The Cathedral of St. Philip - Atlanta, GA

Living in Anxious Times

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A sermon by Canon Wallace Marsh
Proper 24 – Year A


I speak these words in the name of the Father, Son, and Holy Spirit.

Margaret Ann has been doing a lot of traveling for work lately, and when she travels our communication changes. Now, I will be the first to admit I'm probably not the best communicator. I am one of those spouses that has my head in my iPhone, or am watching the TV, and the words she is speaking to me are coming in one ear and out the other. I am thinking about my next sermon, or trying to imagine if Tennessee will ever win another football game. Yes, all those things are going through my mind, and I'm not always paying attention to what is being said.

But, when Margaret Ann travels our communication changes—I have to focus on every single word. This past week, Margaret Ann went to Thomasville to work in the corporate offices, and as I walked her to the car in the morning, she gave me a list of things to do: Remember to pick up Bradford from school and give him a bath. Also, Cyrus has a letter that needs to go in his Cathedral Preschool bag. Finally, there is a casserole in the fridge that you need to bake. Remember to bake it with the top on, then take the top off and let it get crispy. Finally, make sure it cools before giving it to the boys or they will burn their mouths.

Wow! All of that before my first cup of coffee! I had to pay attention to every word because when someone is away, or when someone is going away, what is communicated becomes very important.

You know this to be true in your own lives. When you drop your children off at school, the last things you say to them in carpool line are often very important. If you are going away for vacation, you usually send emails to those in the office communicating the important things that might occur in your absence. Shifting gears to something more serious, when a loved one is dying and doesn’t have long to live, those conversations are important and full of important information.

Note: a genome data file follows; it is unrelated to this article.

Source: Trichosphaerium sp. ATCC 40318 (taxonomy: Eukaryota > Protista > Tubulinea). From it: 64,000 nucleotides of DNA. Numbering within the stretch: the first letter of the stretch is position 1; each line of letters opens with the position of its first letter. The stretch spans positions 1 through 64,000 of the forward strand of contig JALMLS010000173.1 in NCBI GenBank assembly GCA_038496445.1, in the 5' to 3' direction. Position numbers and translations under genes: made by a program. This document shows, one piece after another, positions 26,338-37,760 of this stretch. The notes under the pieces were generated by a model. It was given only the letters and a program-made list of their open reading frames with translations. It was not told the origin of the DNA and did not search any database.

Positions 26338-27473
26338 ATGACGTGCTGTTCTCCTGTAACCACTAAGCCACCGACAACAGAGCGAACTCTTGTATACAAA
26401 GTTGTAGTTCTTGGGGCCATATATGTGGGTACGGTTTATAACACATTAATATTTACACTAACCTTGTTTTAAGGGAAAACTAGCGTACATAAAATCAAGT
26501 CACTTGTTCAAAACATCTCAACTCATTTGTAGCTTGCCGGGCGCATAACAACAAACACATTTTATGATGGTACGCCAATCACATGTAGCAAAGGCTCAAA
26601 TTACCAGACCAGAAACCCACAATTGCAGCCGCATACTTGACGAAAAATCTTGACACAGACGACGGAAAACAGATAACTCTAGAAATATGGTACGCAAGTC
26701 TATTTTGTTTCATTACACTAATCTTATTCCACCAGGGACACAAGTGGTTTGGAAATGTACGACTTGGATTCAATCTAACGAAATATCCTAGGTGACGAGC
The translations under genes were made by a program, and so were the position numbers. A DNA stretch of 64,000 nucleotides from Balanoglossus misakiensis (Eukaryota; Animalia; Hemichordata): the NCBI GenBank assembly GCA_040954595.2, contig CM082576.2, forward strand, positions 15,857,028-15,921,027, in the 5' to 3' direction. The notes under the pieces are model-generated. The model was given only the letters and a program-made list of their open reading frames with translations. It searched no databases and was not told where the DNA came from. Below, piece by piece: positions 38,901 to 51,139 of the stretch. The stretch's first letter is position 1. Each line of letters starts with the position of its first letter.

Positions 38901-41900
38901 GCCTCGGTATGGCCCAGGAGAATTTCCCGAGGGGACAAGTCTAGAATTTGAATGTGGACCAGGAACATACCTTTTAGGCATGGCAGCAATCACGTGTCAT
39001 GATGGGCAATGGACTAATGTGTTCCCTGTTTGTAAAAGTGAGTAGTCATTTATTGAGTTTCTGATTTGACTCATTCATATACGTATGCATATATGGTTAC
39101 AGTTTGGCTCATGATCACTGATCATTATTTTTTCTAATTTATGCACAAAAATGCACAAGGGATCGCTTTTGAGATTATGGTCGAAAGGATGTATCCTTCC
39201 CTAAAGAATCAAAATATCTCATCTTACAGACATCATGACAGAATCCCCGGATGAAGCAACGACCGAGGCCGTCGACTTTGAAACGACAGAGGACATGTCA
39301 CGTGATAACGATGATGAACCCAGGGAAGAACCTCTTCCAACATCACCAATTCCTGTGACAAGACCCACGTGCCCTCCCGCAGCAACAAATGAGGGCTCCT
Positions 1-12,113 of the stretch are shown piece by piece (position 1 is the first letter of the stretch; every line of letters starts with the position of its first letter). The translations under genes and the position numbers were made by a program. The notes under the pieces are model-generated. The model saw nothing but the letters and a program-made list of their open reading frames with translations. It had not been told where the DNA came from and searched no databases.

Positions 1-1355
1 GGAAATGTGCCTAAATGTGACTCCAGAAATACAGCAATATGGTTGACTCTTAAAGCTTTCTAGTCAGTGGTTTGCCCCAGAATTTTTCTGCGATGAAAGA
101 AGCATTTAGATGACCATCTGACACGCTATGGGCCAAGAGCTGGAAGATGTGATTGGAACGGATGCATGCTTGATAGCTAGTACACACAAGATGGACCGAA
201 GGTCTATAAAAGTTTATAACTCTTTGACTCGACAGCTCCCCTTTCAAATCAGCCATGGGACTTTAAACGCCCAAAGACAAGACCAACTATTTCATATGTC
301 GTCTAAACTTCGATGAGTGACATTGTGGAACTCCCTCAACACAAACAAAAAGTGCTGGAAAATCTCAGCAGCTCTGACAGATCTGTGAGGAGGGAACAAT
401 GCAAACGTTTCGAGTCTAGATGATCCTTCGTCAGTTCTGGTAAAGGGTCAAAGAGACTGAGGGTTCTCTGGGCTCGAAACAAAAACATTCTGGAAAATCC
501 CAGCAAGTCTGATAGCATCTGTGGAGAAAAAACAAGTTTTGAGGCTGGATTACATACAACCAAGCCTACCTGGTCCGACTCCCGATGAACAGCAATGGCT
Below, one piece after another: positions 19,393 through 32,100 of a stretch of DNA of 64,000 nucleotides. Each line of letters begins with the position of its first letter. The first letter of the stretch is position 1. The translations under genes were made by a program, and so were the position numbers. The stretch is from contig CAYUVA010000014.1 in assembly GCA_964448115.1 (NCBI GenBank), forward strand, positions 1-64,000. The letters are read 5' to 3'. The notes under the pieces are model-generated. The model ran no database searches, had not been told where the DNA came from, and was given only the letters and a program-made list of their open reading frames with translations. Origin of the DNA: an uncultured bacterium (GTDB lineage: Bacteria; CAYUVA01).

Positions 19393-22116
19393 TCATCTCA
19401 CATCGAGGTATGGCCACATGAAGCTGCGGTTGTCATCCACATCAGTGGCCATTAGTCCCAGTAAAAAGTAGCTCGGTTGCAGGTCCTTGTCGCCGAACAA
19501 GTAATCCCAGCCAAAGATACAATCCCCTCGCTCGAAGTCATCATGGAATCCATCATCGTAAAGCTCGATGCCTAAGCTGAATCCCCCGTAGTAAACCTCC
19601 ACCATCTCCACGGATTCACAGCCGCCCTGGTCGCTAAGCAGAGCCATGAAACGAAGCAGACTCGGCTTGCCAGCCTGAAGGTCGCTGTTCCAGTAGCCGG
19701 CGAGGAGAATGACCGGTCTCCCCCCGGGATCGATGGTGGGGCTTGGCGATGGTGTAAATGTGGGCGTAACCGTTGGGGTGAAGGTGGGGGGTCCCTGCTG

This is exactly what is happening in our epistle today. Paul has gone to Thessalonica, preached, and gained a lot of converts. The church started growing and the powers-that-be don’t really like him, so they run him out of town and he goes to the next town, where he preaches, grows the church and eventually gets run out of that town. The cycle keeps repeating itself, and every now and then he is thrown in jail.

So, Silas and Timothy let Paul know what is going on in Thessalonica. They say that the people in Thessalonica are anxious about Paul’s return, and he is obviously anxious about them turning from Christianity back to their former ways.

Paul writes this letter because he is away and anxious about what is happening in the community. Remember, when someone is anxious and away, the words are often full of important information.

Many scholars believe this is the oldest letter in the New Testament. And, if this is the oldest letter in the New Testament, and our appointed lectionary text today comes from the opening chapter, then these might very well be the first words of the New Testament.

During this time away, what does Paul say to the Thessalonians? Paul lets the Thessalonians know that he gives thanks for the lives they are living, for their work of faith, labor of love, and steadfast hope. Remember, Paul is away, and when someone is away those words become very important. We hear Paul’s words again in another letter, a very famous letter, one that is often read when I am officiating weddings: “And these three abide—faith, hope, and love, and the greatest of these is love” (1 Corinthians 13:13).

Those words to the Corinthians are also the same words Paul uses in his very first letter to the Thessalonians—“work of faith,” “labor of love,” and “steadfast hope.” Those virtues of faith, hope, and love are present in Paul’s very first words.